Male Breast
  • Currently there are no specific medical management guidelines for breast cancer risk in mutation carriers. However, the increase in risk warrants consideration of options for male breast cancer screening, such as patient breast awareness education, clinical breast examinations, and mammography, particularly for men with gynecomastia. 9,10

In this particular case…

This patient now knows her true risk for breast cancer and together with her health care provider team, can begin taking the appropriate steps to protect herself from developing not only breast, but pancreatic cancer as well. Due to the common clinical dilemma in the overlap of syndromes, her mother’s physician’s decision not to pursue any follow up-testing clearly missed an opportunity to properly diagnose her cancer risk. Panel testing, in this case, revealed a critical mutation in the family that not only changed this patient’s management, but her mother’s as well.

In addition to decreasing cost and the time involved for individual gene sequencing, a panel test approach helps assure the healthcare provider that a negative test result eliminates almost all of the likelihood of an inherited risk and help improve patient outcomes.

Utilize our Cancer Family History Tool to screen and identify patients at increased cancer risk.

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  1. American Cancer Society. Family Cancer Syndromes. Last accessed 1/11/17.
  2. Sharma L et. al Spectrum of Mutations Identified in a 25-gene Hereditary Cancer Panel for Patients with Breast Cancer. Presented at ESHG 2015.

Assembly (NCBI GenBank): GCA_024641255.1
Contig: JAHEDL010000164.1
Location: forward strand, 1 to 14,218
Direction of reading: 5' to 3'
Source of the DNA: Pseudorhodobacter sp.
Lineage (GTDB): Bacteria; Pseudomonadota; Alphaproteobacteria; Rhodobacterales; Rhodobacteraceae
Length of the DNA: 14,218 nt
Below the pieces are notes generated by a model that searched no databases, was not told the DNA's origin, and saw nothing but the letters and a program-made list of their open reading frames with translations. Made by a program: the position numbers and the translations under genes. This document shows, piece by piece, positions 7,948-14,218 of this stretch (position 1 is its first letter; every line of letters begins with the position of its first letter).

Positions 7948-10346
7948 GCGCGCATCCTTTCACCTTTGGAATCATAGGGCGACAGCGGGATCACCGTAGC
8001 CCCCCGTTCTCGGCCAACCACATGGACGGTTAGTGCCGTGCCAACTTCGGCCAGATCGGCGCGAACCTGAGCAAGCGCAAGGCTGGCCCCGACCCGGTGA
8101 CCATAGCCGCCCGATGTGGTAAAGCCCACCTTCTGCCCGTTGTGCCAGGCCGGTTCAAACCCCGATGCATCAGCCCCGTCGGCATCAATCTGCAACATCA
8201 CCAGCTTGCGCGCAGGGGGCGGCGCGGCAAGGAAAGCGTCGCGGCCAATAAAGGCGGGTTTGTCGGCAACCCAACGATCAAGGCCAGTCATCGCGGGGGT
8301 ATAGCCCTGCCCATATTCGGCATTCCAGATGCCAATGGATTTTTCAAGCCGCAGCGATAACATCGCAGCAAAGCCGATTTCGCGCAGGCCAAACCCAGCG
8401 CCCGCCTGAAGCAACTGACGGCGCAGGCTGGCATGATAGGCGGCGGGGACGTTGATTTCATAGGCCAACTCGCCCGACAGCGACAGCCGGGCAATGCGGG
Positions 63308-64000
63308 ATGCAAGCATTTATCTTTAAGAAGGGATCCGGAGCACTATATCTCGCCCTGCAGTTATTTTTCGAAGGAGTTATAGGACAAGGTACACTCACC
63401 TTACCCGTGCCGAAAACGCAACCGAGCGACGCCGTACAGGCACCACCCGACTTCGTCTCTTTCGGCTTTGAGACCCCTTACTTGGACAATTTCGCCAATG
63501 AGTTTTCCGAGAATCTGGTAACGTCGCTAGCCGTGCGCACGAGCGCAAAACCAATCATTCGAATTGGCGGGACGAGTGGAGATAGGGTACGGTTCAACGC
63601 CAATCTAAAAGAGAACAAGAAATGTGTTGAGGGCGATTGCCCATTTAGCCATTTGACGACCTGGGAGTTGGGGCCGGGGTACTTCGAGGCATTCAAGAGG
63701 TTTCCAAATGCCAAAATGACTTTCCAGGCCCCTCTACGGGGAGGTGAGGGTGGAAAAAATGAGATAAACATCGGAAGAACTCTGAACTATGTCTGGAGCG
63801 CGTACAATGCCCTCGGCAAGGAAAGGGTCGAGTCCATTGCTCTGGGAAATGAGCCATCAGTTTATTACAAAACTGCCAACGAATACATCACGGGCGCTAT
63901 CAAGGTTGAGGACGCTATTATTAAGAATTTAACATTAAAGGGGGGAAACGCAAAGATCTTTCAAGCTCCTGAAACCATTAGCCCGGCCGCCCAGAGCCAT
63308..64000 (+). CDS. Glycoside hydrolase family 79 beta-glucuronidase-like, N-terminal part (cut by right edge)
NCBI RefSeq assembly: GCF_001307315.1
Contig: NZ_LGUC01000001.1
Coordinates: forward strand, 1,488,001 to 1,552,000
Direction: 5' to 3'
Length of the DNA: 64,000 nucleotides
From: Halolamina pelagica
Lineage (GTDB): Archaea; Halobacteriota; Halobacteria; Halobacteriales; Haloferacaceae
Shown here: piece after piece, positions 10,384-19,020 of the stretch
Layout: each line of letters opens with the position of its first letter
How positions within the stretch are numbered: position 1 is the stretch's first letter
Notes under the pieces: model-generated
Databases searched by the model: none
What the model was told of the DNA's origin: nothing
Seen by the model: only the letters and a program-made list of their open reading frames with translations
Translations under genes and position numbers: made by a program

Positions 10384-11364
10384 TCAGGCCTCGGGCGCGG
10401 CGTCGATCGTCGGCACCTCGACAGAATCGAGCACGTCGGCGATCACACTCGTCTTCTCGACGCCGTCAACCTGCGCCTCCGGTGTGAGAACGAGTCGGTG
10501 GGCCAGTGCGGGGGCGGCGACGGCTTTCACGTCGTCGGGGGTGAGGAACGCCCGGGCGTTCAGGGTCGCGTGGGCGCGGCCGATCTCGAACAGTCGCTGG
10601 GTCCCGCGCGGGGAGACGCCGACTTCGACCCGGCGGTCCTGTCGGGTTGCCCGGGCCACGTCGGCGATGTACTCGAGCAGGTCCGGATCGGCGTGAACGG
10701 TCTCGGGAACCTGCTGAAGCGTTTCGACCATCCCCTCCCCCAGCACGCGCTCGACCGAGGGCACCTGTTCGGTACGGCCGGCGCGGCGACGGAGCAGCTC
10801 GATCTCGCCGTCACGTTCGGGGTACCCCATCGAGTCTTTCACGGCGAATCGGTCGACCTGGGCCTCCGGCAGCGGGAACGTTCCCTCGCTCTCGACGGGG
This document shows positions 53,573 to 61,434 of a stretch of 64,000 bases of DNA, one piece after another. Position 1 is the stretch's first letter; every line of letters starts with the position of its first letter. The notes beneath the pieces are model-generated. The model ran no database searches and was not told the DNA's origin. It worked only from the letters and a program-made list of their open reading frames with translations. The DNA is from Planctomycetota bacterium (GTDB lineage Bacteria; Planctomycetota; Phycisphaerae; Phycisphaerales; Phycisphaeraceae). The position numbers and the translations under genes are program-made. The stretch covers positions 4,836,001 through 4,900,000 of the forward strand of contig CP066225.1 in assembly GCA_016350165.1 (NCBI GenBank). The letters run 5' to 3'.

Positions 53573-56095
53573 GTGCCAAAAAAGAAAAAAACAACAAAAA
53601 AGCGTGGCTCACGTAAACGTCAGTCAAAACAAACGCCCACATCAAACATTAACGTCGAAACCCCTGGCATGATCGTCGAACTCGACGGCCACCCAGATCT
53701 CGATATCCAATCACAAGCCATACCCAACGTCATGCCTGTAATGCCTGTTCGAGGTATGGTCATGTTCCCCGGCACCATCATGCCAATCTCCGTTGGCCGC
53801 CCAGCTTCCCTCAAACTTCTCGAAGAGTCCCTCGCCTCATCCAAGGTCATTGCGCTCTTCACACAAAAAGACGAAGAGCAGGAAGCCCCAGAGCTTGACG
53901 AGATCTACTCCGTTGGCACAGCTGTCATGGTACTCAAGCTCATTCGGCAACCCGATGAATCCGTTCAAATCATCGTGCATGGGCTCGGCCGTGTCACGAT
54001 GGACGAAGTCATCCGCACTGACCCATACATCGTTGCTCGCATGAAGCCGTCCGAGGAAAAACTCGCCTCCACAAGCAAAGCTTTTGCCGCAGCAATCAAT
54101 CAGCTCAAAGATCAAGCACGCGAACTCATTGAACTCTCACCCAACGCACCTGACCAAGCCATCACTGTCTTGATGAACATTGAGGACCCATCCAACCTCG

3. Saam J., et al. Overlap between Lynch Syndrome and Hereditary Breast and Ovarian Cancer Syndrome among Family Histories in Patients tested for Hereditary Cancer Syndromes. 3/2014.
  4. Antoniou AC, et al. Breast-cancer risk in families with mutations in PALB2. N Engl J Med. 2014 Aug 7;371(6):497-506. doi: 10.1056/NEJMoa1400382.
  5. Cybulski et al. Lancet Oncology. Clinical outcomes in women with breast cancer and a PALB2 mutation: a prospective cohort analysis. V16, No. 6, p638-644, June 2015.
  6. Jones S, et al. Exomic sequencing identifies PALB2 as a pancreatic cancer susceptibility gene. Science. 2009 324:217.
  7. Slater EP, et al. PALB2 mutations in European familial pancreatic cancer families. Clin Genet. 2010 78:490-4.
  8. Casadei S, et al. Contribution of inherited mutations in the BRCA2-interacting protein PALB2 to familial breast cancer. Cancer Res. 2011 71:2222-9.
  9. Daly M et al. NCCN Clinical Practice Guidelines in Oncology®. Genetic/Familial High-Risk Assessment: Breast and Ovarian, Version 2.2017.
  10. Bevers TB, et al. NCCN Clinical Practice Guidelines in Oncology®: Breast Cancer Screening and Diagnosis. V 1.2015. July 15. Available at
  11. Canto MI, et al. International Cancer of the Pancreas Screening (CAPS) Consortium summit on the management of patients with increased risk for familial pancreatic cancer. Gut. 2013 62:339-47.